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Martha E. Cram Bates (August 25, 1839 – March 23, 1905) was an American writer, journalist, and newspaper editor. She was widely known throughout the Grand Traverse region, and throughout the State of Michigan as well, having been closely identified with literary work since childhood.[1] She was, perhaps, the first woman in the state who engaged in regular newspaper work, having been connected with the Grand Traverse Herald, of which her husband, Thomas Tomlinson Bates, was editor, since 1876.

Martha Elizabeth Cram Bates
Martha E. Cram Bates.png
BornMartha Elizabeth Cram
August 25, 1839
Hinesburg, Vermont, U.S.
DiedMarch 23, 1905(1905-03-23) (aged 65)
Occupationwriter, journalist, newspaper editor
LanguageEnglish
NationalityAmerican
Alma materEastern Michigan University
Notable worksAlong Traverse shores
Spouse
Thomas Tomlinson Bates (m. 1867)
Children3

Contents

Early years and educationEdit

Martha Elizabeth Cram was born in Northville, Michigan, August 25, 1839.[1] She was the daughter of Mr. and Mrs. Jesse Cram, whose family moved to Traverse City, Michigan in 1863. Her early childhood was spent in Northville, Goodrich, and Flint, Michigan.[2]

At the age of 14, Bates began to teach school, being a teenager of remarkable mental ability and a good student. Later on, she attended the Ypsilanti State Normal School and was one of the early graduates of what is now Eastern Michigan University.[2][3]

From early childhood, she developed literary tendencies, and while still a girl, wrote many articles of literary merit which found publication in leading periodicals.[2]

CareerEdit

Bates devoted several years of her early life to teaching. But she not only had the ability, but the inherent ambition to become a writer.[4] In early womanhood, she contributed constantly to the leading magazines of that period and her work was eagerly sought by publishers.[2]

On May 5, 1867, she married Thomas T. Bates.[2] After her marriage, Bates continued her literary work with her husband, becoming the associate editor of the Grand Traverse Herald since that paper came into possession of Mr. Bates in 1876. The most conspicuous features of her literary work were the Home and Sunshine departments of the Herald,[1] and for seven years, the Household department of the Evening Record. These departments were always popular and were read by readers in thousands of homes in Traverse City and the Grand Traverse region.[2] The Herald was a large, 8-column, 10-page paper, and was home-printed, a feature involving an extra amount of editorial labor of husband, wife, and daughter working together.[5]

Bates was the oldest, continuous, newspaper correspondent in Michigan, and for nearly forty years, had been one of the most prominent writers for the Detroit Tribune. She was one of the organizers of the Michigan Woman's Press Association in 1890;[3] its president for several years; and after the death of Lucinda Hinsdale Stone, honorary president of the association.[2]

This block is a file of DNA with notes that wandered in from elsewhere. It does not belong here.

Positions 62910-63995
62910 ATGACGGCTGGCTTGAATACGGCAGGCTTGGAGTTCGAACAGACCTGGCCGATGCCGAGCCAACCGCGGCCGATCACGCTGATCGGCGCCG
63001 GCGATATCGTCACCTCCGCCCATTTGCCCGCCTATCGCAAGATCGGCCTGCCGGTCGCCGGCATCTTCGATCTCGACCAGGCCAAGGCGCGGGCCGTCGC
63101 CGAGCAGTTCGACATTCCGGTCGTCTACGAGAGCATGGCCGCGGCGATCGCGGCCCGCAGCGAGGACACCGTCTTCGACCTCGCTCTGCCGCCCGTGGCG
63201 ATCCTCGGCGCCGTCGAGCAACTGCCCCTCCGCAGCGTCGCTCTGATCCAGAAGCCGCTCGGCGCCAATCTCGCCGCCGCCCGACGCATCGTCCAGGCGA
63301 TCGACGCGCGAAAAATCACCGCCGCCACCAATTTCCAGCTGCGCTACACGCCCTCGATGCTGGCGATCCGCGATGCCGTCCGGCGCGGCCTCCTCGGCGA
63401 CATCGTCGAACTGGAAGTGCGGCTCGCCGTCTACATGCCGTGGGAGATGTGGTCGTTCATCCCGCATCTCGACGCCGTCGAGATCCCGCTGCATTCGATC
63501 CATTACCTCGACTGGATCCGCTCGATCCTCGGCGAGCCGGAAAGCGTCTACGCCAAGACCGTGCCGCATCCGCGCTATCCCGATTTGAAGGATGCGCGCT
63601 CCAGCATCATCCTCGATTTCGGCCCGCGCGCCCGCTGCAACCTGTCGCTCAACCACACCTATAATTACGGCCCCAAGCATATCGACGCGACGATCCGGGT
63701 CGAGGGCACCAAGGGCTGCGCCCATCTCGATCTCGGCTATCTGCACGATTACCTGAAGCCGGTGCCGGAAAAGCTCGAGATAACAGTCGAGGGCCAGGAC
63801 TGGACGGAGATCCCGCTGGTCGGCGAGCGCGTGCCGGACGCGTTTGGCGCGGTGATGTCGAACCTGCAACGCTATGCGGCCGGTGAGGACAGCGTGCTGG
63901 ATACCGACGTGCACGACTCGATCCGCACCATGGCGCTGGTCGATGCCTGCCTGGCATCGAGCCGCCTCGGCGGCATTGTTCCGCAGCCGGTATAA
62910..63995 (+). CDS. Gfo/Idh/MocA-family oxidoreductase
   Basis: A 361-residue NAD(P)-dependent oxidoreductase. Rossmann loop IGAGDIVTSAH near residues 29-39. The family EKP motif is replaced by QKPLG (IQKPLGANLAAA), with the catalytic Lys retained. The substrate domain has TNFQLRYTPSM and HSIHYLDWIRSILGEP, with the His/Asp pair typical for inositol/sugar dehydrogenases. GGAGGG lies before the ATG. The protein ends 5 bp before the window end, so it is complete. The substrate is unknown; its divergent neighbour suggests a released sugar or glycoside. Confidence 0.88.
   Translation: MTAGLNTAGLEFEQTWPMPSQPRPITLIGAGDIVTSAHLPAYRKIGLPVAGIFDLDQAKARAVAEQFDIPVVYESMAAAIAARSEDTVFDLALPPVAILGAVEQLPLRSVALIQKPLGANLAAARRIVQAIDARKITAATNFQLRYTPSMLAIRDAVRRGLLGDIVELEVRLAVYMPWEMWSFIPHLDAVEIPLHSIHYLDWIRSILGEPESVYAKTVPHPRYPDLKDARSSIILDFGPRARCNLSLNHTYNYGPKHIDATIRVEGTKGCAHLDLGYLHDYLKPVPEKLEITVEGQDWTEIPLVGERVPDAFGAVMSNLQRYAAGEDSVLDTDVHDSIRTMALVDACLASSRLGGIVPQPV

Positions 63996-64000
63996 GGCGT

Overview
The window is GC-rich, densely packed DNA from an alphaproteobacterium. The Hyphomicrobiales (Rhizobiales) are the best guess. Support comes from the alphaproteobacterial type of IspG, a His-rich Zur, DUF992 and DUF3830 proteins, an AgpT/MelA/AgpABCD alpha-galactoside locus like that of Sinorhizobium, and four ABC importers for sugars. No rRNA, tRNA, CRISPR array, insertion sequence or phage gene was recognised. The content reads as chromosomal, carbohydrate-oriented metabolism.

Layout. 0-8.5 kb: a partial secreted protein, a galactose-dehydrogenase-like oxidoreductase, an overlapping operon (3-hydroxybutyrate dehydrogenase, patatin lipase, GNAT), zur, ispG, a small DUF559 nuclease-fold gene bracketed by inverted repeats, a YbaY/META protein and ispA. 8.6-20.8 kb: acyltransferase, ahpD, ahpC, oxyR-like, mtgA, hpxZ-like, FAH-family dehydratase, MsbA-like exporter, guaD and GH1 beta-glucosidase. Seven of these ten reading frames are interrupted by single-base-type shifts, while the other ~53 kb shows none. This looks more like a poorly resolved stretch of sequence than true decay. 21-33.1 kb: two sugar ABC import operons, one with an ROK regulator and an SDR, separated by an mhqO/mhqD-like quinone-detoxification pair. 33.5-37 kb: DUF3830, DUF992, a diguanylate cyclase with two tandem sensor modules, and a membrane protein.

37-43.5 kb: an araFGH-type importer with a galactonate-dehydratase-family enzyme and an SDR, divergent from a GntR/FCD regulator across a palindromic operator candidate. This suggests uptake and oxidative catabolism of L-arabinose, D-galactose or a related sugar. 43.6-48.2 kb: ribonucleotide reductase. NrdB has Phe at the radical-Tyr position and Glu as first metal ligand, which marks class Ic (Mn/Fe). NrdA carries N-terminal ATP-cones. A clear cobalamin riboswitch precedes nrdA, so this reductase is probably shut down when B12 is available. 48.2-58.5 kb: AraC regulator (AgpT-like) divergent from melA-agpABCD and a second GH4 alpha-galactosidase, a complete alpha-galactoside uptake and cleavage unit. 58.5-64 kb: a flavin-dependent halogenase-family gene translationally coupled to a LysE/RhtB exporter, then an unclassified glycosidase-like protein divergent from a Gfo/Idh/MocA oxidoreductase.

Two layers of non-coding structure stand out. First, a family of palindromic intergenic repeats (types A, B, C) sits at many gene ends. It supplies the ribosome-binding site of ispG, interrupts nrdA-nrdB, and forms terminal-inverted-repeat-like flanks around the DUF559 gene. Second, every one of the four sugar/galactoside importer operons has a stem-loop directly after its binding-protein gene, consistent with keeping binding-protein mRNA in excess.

When the Ladies' Library Association of Traverse City was organized in 1896,[3] Bates was one of its charter members, and a member of the executive board until her health failed. After her activity ceased, she was made an advisory member of the board. Among the charter members of the Woman's Club, Bates was numbered as one of the most active and she was, devoted to the advancement of woman's work. She was also an honorary member of Traverse Bay Hive, Ladies of the Maccabees (L. O. T. M.).[2]

In addition to her work on the Herald, Bates did an immense amount of literary work in the way of correspondence, sketches, stories and poems. She also wrote several books.[5] With Mary Knezik Buck, Bates was the joint author of, Along Traverse Shores, and A Few Verses for a Few Friends. Bates was the author of Young People's History of Michigan, which was used in many schools of the State for historical study.[6]

Personal lifeEdit

In religion, Bates was one of the three surviving charter members of the Congregational church.[2] While she had been an invalid for about three years, Bates suffered much during the last six months.[6] She died at Traverse City, March 23, 1905,[1] and was buried at Oakwood Cemetery in that town. She was survived by her husband, Thomas, and three children, George G. Bates, proprietor of the American Poultry Journal of Chicago and vice president of the Herald and Record Co.; Mabel and Clara.[6]

Selected worksEdit

  • Along Traverse shores, 1891

ReferencesEdit

AttributionEdit

  •   This article incorporates text from a publication now in the public domain: Literary Century (1893). Michigan Woman's Press Association (Public domain ed.). Literary Century.
  •   This article incorporates text from a publication now in the public domain: Michigan State Historical Society (1907). Historical Collections. 35 (Public domain ed.).

BibliographyEdit

External linksEdit